The oscilloscope will show the voltage difference between the tip of the probe and the ground of the probe. Most scopes have 1 MΩ resistance between tip and ground, so the voltage you are measuring is affected the same as putting a 1 MΩ resistor between the two points you are connecting tip and ground to.
For many circuits, 1 MΩ is high enough to not alter the voltage much. For example, CMOS digital logic signals have impedances of 10s to 100s of Ohms typically. 1 MΩ on even a 1 kΩ source is only going to cause a 0.1% voltage change.
For cases where 1 MΩ is too low, you can switch the probe to "10x" mode. This makes its impedance 10x higher, so 10 MΩ. That's good enough for most circuits. That's also the typical resistance of a voltmeter.
There is one extra wrinkle for line powered (as apposed to battery powered) scopes. The scope chassis is usually connected to the line ground, which should be connected to earth ground in the building you are in. That means you can't just put a scope probe anywhere. You have to consider that the probe ground clip is connected to earth ground.
This generally doesn't matter for circuits on your desk running from isolated power supplies. It's a real issue when trying to measure anything line-connected. This is one reason isolation transformers are often used when working on line-connected equipment in a lab.
Your diagram actually shows this. Note how one side of the AC line and the scope chassis are connected to ground. It also shows a 1:1 isolation transformer. The stuff connected to the right side of the isolation transformer can be at arbitrary DC potential relative to the left side. Put another way, the stuff on the right side is floating. You can connect any one point you choose to earth ground. This is what is being done by connecting the scope probe ground to the junction between Z1 and Z2. That point is now at earth ground.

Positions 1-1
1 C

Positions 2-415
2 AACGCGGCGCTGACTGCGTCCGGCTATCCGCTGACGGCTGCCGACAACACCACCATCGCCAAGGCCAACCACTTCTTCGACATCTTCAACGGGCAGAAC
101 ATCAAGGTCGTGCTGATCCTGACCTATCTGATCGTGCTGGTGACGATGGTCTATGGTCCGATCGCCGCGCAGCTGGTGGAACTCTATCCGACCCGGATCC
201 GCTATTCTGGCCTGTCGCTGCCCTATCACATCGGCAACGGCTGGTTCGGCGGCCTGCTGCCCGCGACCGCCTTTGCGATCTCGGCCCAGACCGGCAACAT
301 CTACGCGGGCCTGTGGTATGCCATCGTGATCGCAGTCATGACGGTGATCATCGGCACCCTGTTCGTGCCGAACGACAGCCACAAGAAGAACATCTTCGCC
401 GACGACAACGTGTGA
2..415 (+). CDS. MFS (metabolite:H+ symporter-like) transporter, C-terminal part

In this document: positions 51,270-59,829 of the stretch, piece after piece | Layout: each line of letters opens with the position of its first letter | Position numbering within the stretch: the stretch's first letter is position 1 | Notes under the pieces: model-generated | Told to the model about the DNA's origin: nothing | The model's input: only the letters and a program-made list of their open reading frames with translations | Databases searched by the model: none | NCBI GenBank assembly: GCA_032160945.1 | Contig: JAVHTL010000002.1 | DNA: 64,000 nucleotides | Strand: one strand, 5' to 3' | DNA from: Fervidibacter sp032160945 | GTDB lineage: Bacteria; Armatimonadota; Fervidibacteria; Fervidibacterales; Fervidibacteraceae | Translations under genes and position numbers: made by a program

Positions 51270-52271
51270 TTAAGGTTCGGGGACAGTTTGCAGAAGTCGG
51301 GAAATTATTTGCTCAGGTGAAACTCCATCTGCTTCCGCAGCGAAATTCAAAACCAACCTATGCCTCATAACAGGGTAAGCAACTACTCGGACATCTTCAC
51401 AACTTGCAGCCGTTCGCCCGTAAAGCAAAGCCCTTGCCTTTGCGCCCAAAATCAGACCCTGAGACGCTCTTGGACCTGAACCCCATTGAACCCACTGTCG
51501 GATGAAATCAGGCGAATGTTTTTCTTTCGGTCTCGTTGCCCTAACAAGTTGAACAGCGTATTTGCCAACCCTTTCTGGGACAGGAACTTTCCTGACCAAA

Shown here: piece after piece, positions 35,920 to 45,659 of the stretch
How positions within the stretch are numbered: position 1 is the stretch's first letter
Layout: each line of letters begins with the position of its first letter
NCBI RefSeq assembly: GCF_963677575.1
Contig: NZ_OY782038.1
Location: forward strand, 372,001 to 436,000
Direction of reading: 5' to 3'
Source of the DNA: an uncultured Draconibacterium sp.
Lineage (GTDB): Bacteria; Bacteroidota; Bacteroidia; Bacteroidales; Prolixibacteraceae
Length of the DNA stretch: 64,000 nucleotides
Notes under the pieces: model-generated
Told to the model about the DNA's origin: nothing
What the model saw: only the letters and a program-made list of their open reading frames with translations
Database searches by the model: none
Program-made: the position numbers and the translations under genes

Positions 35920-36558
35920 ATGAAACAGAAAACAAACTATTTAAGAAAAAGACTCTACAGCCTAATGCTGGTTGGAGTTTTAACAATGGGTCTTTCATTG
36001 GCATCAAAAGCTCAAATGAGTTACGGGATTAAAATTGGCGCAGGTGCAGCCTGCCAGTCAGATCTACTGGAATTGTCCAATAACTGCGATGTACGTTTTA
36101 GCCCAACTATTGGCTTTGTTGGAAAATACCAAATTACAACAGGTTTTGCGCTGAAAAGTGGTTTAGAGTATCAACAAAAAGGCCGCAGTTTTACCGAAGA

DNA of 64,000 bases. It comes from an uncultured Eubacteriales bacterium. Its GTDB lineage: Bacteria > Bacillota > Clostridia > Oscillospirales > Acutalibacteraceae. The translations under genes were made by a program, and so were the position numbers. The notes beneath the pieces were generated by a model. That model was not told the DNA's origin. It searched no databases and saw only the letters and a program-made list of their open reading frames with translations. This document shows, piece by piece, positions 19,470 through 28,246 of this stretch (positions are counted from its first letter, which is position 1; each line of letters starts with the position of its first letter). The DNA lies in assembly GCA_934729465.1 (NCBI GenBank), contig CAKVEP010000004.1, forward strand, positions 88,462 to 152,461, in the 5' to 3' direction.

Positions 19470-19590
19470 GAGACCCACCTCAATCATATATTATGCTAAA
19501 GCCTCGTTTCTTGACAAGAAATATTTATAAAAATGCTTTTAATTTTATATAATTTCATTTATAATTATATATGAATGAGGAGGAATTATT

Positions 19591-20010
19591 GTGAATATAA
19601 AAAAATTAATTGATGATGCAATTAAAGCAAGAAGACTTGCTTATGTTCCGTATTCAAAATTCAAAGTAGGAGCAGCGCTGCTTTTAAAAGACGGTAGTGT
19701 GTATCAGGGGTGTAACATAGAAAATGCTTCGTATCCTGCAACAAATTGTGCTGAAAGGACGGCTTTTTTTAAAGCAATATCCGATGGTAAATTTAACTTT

When floating, any one connection between some point on the circuit and ground won't cause current to flow. Once you make that one connection though, the circuit is no longer floating, and all other voltage are now relative to ground. That means you can get hurt by touching some other point and ground at the same time. You have to be aware that connecting the scope ground clip uses up the one free connection to the rest of the world, and that circuit now has dangerous ground-referenced voltages. If you touch some other part of the circuit and a metal radiator, the chassis of your computer, the scope, or anything else grounded, you can get zapped.